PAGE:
Een pareltje is het, deze in elk geval voor mij onbekende film De Inspirator die ik bij toeval tegenkwam in de filmagenda van het onvolprezen Amsterdamse Ketelhuis. Slechts een dag zou de film vertoond worden. Terwijl ik met toenemend plezier naar de film keek, verwonderde ik me daar steeds meer over. Waarom verdient deze film geen uitgebreidere presentatie en publiek?
Hoofdpersoon Gijs Schippers zet een buitengewoon rake schets neer van een bewogen managementgoeroe op het terrein van organisatieverandering, transities noemt hij het ook, en leiderschap. Zijn type is vanaf het eerste moment herkenbaar zonder dat het een karikatuur wordt.
Sowieso zit De Inspirator goed in elkaar. Je verveelt je geen moment, hier is een buitengewoon goede scenarioschrijver aan het werk geweest. Het verhaal zit vol verrassende wendingen en humoristische details – hoewel ik zoals wel vaker merkte dat ik erg moest lachen terwijl niemand in de zaal leek mee te lachen. Over wat grappig is. kun je van mening verschillen, dat is duidelijk.
Twee mensen die een bestaande relatie hebben, onderhouden samen een geheime relatie: de managementgoeroe Gijs zelf en zijn vriendin Judith. Hun partners blijven onderbelicht tot in het laatste deel van de film: dan krijgen zij plotseling vorm en kleur. Daarmee veranderen de verhoudingen en ontstaat er een diepgaander verhaal dan in het begin van de film als de partners slechts bijzaak lijken te zijn.
Je zou kunnen beweren dat De Inspirator gaat over zingeving. Of over de vraag wat je nu eigenlijk wilt in de spanning tussen carrière en liefdesleven. Of over het jezelf verliezen in succes of in de schaduw van succes. Eigenlijk doet dat er niet toe. De film is goed genoeg om er elke toeschouwer zijn eigen verhaal en betekenis in te laten vinden. En een geweldig leuke ervaring te krijgen.
Nergens heb ik kunnen opsporen waarom deze film is gemaakt en wat de makers beweegt; intrigerend want het is toch veel tijd en energie die men eraan besteedt en het lijkt alsof ze veel creativiteit moesten ontplooien om alles voor elkaar te krijgen. Hoe dan ook wil ik hier wel kwijt: goed gedaan! Het is een verrijking voor de Nederlandse film. De Inspirator verdient meer vertoningen en als je in de buurt bent van zo’n voorstelling: zeker gaan kijken.
In the film Visages Villages two outstanding artists, 88 year old filmmaker Agnès Varda and 33 year old photographer JR, show the brilliance of the normal in a way that has not been done before. In JR’s van that is equiped to produce on-the-spot photo posters they cross villages and a harbour in search of people to photograph – and spots to present them on. The effect of their method is outstanding from the point of view ‘art and creativity’ and most moving for the individuals that are touched by their initiative.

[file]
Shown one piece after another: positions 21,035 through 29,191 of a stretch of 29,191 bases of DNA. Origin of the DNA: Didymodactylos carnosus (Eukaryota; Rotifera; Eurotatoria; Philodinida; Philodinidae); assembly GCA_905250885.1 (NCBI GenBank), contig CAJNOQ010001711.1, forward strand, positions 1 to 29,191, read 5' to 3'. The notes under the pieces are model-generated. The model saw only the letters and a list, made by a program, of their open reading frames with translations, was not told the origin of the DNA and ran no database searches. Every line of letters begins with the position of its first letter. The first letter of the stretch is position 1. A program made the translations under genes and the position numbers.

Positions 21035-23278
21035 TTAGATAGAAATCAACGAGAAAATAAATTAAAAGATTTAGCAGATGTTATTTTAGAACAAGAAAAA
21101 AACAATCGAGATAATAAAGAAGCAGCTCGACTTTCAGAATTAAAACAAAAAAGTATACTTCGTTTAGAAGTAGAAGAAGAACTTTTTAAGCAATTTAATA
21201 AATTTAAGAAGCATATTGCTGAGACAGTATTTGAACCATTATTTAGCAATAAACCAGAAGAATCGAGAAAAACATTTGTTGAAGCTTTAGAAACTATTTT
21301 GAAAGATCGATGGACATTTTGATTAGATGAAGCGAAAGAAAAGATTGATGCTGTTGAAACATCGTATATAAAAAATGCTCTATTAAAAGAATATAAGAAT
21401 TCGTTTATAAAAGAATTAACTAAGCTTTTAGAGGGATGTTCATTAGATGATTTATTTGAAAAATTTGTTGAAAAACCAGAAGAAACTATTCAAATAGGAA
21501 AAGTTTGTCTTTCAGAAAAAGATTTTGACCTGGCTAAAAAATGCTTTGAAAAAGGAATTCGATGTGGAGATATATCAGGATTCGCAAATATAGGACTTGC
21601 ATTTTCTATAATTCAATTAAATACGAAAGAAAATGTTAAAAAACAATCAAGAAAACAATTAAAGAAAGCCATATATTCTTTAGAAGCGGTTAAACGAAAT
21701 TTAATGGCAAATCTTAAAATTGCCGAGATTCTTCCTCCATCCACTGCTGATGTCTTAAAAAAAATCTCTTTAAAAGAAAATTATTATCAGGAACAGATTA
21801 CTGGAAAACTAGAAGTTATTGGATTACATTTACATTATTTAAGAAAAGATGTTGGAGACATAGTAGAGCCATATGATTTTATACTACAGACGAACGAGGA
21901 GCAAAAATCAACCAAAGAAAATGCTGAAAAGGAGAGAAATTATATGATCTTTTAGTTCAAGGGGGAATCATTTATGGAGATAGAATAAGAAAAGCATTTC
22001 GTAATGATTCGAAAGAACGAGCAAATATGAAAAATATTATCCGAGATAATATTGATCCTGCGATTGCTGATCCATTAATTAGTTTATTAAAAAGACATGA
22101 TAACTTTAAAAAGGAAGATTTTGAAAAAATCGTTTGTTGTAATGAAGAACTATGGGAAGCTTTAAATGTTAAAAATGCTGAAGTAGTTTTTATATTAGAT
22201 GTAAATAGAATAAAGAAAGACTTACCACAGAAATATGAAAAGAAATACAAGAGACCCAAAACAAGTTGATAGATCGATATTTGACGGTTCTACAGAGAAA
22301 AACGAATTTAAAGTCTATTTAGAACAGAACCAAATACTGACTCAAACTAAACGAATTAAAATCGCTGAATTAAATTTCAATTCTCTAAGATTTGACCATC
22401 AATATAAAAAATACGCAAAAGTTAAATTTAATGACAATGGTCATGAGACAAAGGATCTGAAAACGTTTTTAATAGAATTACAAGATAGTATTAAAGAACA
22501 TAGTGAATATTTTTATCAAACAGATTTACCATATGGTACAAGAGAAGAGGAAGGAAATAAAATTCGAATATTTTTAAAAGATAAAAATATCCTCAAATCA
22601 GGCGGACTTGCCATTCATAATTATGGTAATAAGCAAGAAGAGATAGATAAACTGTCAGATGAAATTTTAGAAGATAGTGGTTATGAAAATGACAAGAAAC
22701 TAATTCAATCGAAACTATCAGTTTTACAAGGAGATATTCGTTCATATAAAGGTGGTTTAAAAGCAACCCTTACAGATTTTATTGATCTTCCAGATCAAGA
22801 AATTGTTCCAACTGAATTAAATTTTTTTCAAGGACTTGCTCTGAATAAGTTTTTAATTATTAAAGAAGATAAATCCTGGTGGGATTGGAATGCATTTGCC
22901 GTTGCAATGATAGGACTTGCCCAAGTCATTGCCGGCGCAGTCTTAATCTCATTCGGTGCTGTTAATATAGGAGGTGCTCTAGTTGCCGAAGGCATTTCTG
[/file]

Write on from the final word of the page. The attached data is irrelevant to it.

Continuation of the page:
The woman ‘who was just a server in the restaurant’ becomes – through her poster on the wall of a house – the most photographed woman of the village; the wives of the tough men working in the harbour are drawn out of the shadow into the light, both vulnerable and strong; the only inhabitant left in mine workers houses, almost forgotten by the world, becomes a monument of resistance; and so on. What is absolutely unique about this road movie that could also be called a road documentary, is the normality shown in its full brilliance. It shows that normality can be infinitely more interesting and great than the special.
While creating all this, the dynamics between Agnès Varda and JR in and outside JR’s van follow their own road, interesting in itself. These people that differ so much in age find common ground in ambition, personal traits and mutual respect. From a vivid wheelchair run through Musée du Louvre in Paris to sharing sadness and perspectives on life: it forms one breathtaking story for the spectators. Visages Villages seems to be composed out of many different elements without too much connection. Yet this film shows you life like it is and life seated still sit in your cinema chair, long after the subtitles have gone; thoughtful, amazed, and happy.
Prix Festival de Cannes: L’œil d’or pour Meilleure Film Documentaire
The camera in the movie Kedi (Turkish for ‘cat’) follows many cats that walk in the streets of Istanbul/Turkey from the point of view these cats have of the city. This offers a great insight in their experiences. Overall in this movie, the camerawork is very special. Istanbul as a city and the inhabitants of Istanbul – especially the cat-loving inhabitants – are shown with warmth and beauty. Just the camerawork in itself makes the movie Kedi worth a visit.
But there is more to say. The core story shows us how cats conquer the people’s hearts. The cats choose who can love and feed them. And the people warmly respond to that wish. It is wonderful to see the different characters of the cats: from a clever thief to the psychopath of the neighbourhood, from the curious cat in the bag of organic tea at the market to the gentleman who never enters the place where he gets his food, but who simply scratches the window outside whenever he is hungry. The humans adapt to the cats; not the opposite. For cat lovers, watching Kedi is heaven!
And there is more to it. For those who love psychology and/or philosophy, Kedi has a lot to offer. People explain their relationships with the cats and come up with surprising remarks about what the cats mean for them: from finding money with the help of a cat to experiencing therapy by helping the cats. And what about these comments on the world:
– ‘cats absorb your redundant energy, just like earth does’
– ‘cats know about God, dogs don’t. Dogs think that humans are God but cats know that humans are an instrument in the hand of God to feed them’.
Just two examples, there are many more.
One last thing I liked a lot and that made me think is a remark made about freedom. I have written about cats in Istanbul in 2012. The perspective that humans should not take cats inside to keep them there because in doing so, they will make cats forget how to be a cat, is new for me. This movie Kedi clearly shows what is meant with this perspective. Freedom is everything, even when it comes with disadvantages.